Acids by Evette Taylor


At the simplest definition, an acid is any compound that yields hydrogen ions (H+) or hydronium ions (H3O+) when dissolved in water. Hydronium ions are really the combination of H+ ions and H2O molecules, i.e.
H+ + H2O === H3O+.

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Properties of Acids
  • taste sour (don't taste them!)... the word 'acid' comes from the Latin acere, which means 'sour'
  • acids change litmus (a blue vegetable dye) from blue to red
  • their aqueous (water) solutions conduct electric current (are electrolytes)
  • react with bases to form salts and water
  • evolve hydrogen gas (H2) upon reaction with an active metal (such as alkali metals, alkaline earth metals, zinc, aluminum)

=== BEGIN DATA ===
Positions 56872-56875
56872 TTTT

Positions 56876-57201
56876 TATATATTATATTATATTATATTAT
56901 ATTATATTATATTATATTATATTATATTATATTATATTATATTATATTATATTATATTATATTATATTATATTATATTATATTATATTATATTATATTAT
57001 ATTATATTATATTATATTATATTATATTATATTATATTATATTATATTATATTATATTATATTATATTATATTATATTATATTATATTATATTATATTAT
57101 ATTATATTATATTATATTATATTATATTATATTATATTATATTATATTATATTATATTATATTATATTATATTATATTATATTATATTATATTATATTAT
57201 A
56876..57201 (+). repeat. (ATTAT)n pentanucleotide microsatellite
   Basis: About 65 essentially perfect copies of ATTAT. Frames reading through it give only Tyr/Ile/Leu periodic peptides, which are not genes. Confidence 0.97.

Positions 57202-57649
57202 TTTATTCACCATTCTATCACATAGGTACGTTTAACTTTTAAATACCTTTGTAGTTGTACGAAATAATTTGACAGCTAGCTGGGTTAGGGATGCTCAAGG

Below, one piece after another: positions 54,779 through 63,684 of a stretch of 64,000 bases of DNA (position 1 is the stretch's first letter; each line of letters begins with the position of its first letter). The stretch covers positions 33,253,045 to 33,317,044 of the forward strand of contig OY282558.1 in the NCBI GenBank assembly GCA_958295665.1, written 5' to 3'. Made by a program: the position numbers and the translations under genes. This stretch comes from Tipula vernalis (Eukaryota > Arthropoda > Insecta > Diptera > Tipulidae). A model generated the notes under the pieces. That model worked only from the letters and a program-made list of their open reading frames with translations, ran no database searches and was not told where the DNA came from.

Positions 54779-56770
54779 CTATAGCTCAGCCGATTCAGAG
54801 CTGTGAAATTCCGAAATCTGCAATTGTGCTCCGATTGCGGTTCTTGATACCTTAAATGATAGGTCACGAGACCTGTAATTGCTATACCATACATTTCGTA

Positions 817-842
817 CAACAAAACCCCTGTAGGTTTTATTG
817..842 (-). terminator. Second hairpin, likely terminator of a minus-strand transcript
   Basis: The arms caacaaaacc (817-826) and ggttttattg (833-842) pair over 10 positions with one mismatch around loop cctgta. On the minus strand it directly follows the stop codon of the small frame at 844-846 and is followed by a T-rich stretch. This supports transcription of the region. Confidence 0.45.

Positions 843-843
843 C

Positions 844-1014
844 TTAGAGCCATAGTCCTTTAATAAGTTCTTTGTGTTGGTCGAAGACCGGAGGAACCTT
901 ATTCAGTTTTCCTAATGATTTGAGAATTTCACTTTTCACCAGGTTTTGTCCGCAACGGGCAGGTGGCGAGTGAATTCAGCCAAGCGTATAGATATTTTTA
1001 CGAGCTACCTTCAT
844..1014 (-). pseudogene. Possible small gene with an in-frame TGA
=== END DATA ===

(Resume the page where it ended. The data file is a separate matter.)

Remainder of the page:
Examples of Common Acids
  • citric acid (from certain fruits and veggies, notably citrus fruits)
  • ascorbic acid (vitamin C, as from certain fruits)
  • vinegar (5% acetic acid)
  • carbonic acid (for carbonation of soft drinks)
  • lactic acid (in buttermilk


References

  1. Beiser, A. (1988). Physical Science (2nd Edition). New York, NY: McGraw Hill
  2. (Ref #2 - from internet)
  3. (Ref #3 - from book, library, journal)

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Acids and Bases Definitions

Introduction to Key Terms & Concepts

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